Memorizing to heart, his fingertips traced along the line of Ezra's jaw. He licked his lips.
"Would you tell me...?"
Josiah then paused, his own words surprising him into stillness as they dragged ellipses through the ragged italics of their breathing.
Then he smiled. 'Their breathing.' That he very much liked this notion derailed his first train of thought, scattering the debris across his mind only to have it weld itself into crooked repair when Ezra drew away from him with a lazily quizzical expression.
"Tell me..." Josiah's voice dropped now to a deliberate tease that trailed along with his meandering caress.
His smile widened to a grin at the 'Out with it, and it had better be good' that wrote itself across Ezra's face. He pressed a chaste kiss above Ezra's arched eyebrow, then a second, and then a third of descending placement and intentions.
"Tell me...what you want to do," he finished, as if they had all the time in the world and any room at all left between their bodies for confusion.
And yet—there proved to be a lean but crucial inch, which Ezra closed with a grasp of Josiah's belt. A tug and a thrust. Then a smile that Josiah swore could plant the seed of carnal knowledge into the minds of the Seraphim themselves.
"If you'll pardon my crudeness, I'd have to say my answer is: 'You.'"
Josiah let his smile touch Ezra's skin, his lips moving against Ezra's ear; he felt Ezra shiver. "I'll pardon yours if you'll pardon mine."
His hand slipped down to Ezra's waist, brushing against smoothly tanned leather and body-warmed wool, and over the hardening flesh beneath. His fingers fidgeted, impatient, wanting to be under and against. He breathed deeply to bring himself to heel. The scent of desert dust was pulled into his consciousness, spreading like creepers over the room's ever-present smell of paraffin and laundry powder, and over Ezra's familiar scent of aftershave and gun oil. He breathed in again, and the warring aromas crowded into catalog. He pressed his lips to Ezra's throat.
His mouth opened, pulling and pushing. The ocean tide of Ezra's pulse beat against his tongue. He felt an answering warmth just above his collar and a rhythmic squeeze at his hip. His grasp on Ezra's wrist slid up to his forearm and then down again, guiding both their hands lower, past belt loops and buttons to Ezra's thigh.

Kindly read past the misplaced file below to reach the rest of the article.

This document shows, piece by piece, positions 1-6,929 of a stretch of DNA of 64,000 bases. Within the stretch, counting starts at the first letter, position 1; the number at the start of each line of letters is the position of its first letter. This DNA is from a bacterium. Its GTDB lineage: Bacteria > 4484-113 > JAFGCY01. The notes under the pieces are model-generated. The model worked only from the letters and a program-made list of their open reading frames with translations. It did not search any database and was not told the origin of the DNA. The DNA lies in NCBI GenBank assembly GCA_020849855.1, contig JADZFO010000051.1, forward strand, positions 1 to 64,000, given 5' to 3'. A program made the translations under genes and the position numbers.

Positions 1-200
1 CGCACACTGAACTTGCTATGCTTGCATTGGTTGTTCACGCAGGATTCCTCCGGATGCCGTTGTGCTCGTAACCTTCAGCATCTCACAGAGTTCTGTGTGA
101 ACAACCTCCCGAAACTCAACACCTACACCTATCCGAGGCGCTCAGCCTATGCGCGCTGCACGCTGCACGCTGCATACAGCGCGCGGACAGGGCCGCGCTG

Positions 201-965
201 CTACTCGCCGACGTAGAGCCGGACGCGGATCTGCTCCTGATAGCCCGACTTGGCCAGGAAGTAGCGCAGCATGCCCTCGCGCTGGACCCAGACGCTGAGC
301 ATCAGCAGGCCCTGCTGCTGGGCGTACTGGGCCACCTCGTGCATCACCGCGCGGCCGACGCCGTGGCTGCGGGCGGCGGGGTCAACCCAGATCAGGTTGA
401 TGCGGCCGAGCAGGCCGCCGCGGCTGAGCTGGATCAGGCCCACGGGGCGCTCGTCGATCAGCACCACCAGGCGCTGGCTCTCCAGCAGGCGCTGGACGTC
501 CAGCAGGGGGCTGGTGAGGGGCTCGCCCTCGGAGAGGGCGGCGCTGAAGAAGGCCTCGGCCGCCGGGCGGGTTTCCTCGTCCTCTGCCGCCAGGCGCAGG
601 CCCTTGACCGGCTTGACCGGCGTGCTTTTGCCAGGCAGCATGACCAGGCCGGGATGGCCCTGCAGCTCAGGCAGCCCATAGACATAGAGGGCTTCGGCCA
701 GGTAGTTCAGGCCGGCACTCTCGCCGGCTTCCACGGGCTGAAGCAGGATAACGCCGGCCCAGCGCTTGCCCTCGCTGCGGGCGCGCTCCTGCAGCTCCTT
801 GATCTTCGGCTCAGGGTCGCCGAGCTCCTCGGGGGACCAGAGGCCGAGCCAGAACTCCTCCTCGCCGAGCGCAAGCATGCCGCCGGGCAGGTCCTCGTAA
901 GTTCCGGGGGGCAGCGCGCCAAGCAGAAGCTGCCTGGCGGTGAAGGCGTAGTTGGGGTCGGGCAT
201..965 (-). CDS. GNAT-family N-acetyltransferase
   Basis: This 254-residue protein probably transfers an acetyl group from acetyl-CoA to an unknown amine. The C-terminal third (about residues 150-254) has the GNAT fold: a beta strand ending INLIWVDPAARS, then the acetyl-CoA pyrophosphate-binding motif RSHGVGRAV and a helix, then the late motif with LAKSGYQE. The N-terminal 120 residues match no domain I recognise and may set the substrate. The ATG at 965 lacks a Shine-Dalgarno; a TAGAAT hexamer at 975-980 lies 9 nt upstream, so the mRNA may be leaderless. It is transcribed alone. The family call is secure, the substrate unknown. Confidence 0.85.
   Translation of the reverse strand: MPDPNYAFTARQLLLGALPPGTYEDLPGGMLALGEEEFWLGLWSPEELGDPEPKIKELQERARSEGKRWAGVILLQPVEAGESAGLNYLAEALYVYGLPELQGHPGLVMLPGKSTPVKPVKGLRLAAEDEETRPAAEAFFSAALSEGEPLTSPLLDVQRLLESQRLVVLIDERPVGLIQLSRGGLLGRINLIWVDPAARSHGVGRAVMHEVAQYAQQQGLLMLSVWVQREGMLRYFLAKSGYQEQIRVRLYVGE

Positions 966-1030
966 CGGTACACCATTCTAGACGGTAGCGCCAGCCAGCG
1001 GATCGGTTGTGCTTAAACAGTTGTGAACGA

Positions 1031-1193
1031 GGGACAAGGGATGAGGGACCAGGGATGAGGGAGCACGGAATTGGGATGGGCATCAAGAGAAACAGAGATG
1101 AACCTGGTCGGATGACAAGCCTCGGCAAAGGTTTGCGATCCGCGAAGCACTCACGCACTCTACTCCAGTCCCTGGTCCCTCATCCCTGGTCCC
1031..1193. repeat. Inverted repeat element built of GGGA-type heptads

He drew back. There was a faint light of uncertainty on Ezra's face and in his hesitant hand that left Josiah's pleasure in the shadows, watching, feeling, urging Ezra on. A dark little spider of fascination hatched inside him, scuttling over the flush of arousal that masqueraded as an innocent blush across Ezra's cheeks, spinning webs around the sight of Ezra slowly stroking himself through his trousers.
His hand half-covered Ezra's, his eyes fixed on that sinful sight: Ezra's brows raised in shut-eyed hope, his teeth slowly scraping over his lower lip over and over again. Closer, and then they were blindly nipping at Josiah's. Wet. A slow, swallowing slide of a kiss followed by the gentle tangling of fingers. He watched the telltale coloring steal up to the tips of Ezra's ears and down to skirt the edges of his collar. Just a little closer, flexing, his hand clutched—
—his revolver, that comforting constant in the thick of the maelstrom of speeding steel. Ezra pulled the trigger before his mind consciously registered that his eyes had aimed. The satisfaction of the anticipated sound was lost amidst the sharp series from Josiah's gun, but he felt the reassuring reverberation up to his shoulder. The spark burned into his retinas as his eyes tracked the bullet to its final resting place in a red-bandanna'd throat.
Everything went muted, uncannily quiet as he watched the blood soak into the dirt. For one moment his gun shook in his grip, shuddering like a beaten dog until his hand clenched and it lay down awkward and obedient. His trigger finger twitched. He swallowed, the tail echo of Josiah's breathing and the ringing of the afternoon sun filtering through the eerie stillness. Focusing, he narrowed his gaze past his cover, letting the length of no-man's-land blur into periphery. The edge of a dust-colored homespun sleeve flapped nervously around the edge of a makeshift barricade, cleared squarely in his sight.
His heart lurched toward his throat, and in that instant, he absurdly drew a blank as to whom they were actually shooting at this time—could not remember for the life of him until the hot whistle of steel sang much too loudly in his ear. Then something slammed into his chest with shattering force.
GaineslikeMichael—Mississippi?—Ella!—Painhotfiregunfire—shot! The last word repeated itself, red-flagged, desperate and alone and burning.
As if from deep under water, Josiah's voice floated towards him. "Ezra, you hit?"
"I've..." His intention choked in his throat, blue stars shifting into unfamiliar constellations before his eyes.
How long did it take to slip from consciousness on the ebb of lost blood? It seemed an eternity passed, and the ground turned a blurry gray as he swayed, but then Josiah's voice was back, belying time and urgent.
"Nathan! Cover us!"
Josiah's sudden presence at his side, incomprehensibly close, triggered a shuddering, sobering breath that gurgled muddily in his aching chest even as it cleared his head.
"I've been cheated..." The air scoured his lungs. "Cut down in my prime..."